Typology of codependents
Codependence is a complex, multi-faceted, and multi-dimensional defence against the codependent’s fears and needs. There are four categories of codependence, stemming from their respective aetiologies:
(i) Codependence that aims to fend of anxieties related to abandonment. These codependents are clingy, smothering, prone to panic, are plagued with ideas of reference, and display self-negating submissiveness. Their main concern is to prevent their victims (friends, spouses, family members) from deserting them or from attaining true autonomy and independence.
(ii) Codependence that is geared to cope with the codependent’s fear of losing control. By feigning helplessness and neediness such codependents coerce their environment into ceaselessly catering to their needs, wishes, and requirements. These codependents are “drama queens” and their life is a kaleidoscope of instability and chaos. They refuse to grow up and force their nearest and dearest to treat them as emotional and/or physical invalids. They deploy their self-imputed deficiencies and disabilities as weapons.
Both these types of codependents use emotional blackmail and, when necessary, threats to secure the presence and blind compliance of their “suppliers“.
(iii) Vicarious codependents live through others. They “sacrifice” themselves in order to glory in the accomplishments of their chosen targets. They subsist on reflected light, on second-hand applause, and on derivative achievements. They have no personal history, having suspended their wishes, preferences, and dreams in favour of another’s.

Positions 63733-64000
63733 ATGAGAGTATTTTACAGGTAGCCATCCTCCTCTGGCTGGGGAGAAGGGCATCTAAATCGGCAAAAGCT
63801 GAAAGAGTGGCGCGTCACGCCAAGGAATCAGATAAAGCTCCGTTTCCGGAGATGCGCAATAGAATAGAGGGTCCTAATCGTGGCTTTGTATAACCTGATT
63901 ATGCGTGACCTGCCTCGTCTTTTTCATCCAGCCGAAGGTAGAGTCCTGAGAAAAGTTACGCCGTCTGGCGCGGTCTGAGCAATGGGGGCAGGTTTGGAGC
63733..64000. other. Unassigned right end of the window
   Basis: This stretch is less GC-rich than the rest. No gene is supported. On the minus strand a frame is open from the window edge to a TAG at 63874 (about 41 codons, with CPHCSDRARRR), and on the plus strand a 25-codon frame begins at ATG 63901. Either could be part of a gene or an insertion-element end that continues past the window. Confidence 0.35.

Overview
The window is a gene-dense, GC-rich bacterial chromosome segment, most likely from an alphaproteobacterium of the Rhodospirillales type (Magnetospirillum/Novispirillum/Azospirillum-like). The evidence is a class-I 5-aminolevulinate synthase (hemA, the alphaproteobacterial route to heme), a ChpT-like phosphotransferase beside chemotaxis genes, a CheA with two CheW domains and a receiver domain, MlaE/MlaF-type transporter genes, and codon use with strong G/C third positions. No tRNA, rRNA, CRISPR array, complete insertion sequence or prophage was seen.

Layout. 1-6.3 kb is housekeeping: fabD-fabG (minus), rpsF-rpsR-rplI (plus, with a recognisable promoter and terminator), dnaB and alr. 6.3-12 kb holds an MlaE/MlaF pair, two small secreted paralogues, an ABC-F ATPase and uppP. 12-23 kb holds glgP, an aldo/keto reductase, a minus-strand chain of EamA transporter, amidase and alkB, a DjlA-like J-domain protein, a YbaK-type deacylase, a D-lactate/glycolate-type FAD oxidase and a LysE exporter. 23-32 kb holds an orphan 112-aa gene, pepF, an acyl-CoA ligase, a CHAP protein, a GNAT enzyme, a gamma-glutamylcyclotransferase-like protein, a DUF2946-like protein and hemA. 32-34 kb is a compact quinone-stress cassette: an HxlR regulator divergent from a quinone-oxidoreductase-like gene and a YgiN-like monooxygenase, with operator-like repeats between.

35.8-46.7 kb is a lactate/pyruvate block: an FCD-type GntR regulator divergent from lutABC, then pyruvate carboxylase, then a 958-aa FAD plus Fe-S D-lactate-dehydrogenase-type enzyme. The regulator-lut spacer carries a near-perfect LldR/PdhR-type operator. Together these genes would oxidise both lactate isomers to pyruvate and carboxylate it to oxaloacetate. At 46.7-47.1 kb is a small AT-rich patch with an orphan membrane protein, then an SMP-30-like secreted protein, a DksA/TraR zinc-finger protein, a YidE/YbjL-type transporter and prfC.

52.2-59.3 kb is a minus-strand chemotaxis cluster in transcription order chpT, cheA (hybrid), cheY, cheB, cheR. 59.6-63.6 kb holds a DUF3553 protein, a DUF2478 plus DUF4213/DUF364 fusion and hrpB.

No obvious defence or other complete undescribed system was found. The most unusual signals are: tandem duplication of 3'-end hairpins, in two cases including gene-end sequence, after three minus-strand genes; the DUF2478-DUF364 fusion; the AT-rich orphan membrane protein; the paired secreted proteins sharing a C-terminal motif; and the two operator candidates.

From my book “Malignant Self Love – Narcissism Revisited”:
Also called “covert narcissist”, this is a co-dependent who depends exclusively on narcissists (narcissist-co-dependent). If you are living with a narcissist, have a relationship with one, if you are married to one, if you are working with a narcissist, etc. – it does NOT mean that you are an inverted narcissist.
To “qualify” as an inverted narcissist, you must CRAVE to be in a relationship with a narcissist, regardless of any abuse inflicted on you by him/her. You must ACTIVELY seek relationships with narcissists and ONLY with narcissists, no matter what your (bitter and traumatic) past experience has been. You must feel EMPTY and UNHAPPY in relationships with ANY OTHER kind of person. Only then, and if you satisfy the other diagnostic criteria of a dependent personality disorder, can you be safely labelled an ‘inverted narcissist’.”
(iv) Finally, there is another form of dependence that is so subtle that it eluded detection until very recently.
Counterdependents reject and despise authority and often clash with authority figures (parents, boss, the Law). Their sense of self-worth and their very self-identity are premised on and derived from (in other words, are dependent on) these acts of bravura and defiance. Counterdependents are fiercely independent, controlling, self-cantered, and aggressive. Many of them are antisocial and use Projective Identification (i.e. force people to behave in ways that buttresses and affirm the counterdependent’s view of the world and his expectations).
These behavior patterns are often the result of a deep-seated fear of intimacy. In an intimate relationship, the counterdependent feels enslaved, ensnared, and captive. Counterdependents are locked into “approach-avoidance repetition complex” cycles. Hesitant approach is followed by avoidance of commitment. They are “lone wolves” and bad team players.
From my book “Malignant Self Love – Narcissism Revisited”:
“Counterdependence is a reaction formation. The counterdependent dreads his own weaknesses. He seeks to overcome them by projecting an image of omnipotence, omniscience, success, self-sufficiency, and superiority.
Most “classical” (overt) narcissists are counterdependent. Their emotions and needs are buried under “scar tissue” which had formed, coalesced, and hardened during years of one form of abuse or another. Grandiosity, a sense of entitlement, a lack of empathy, and overweening haughtiness usually hide gnawing insecurity and a fluctuating sense of self-worth.”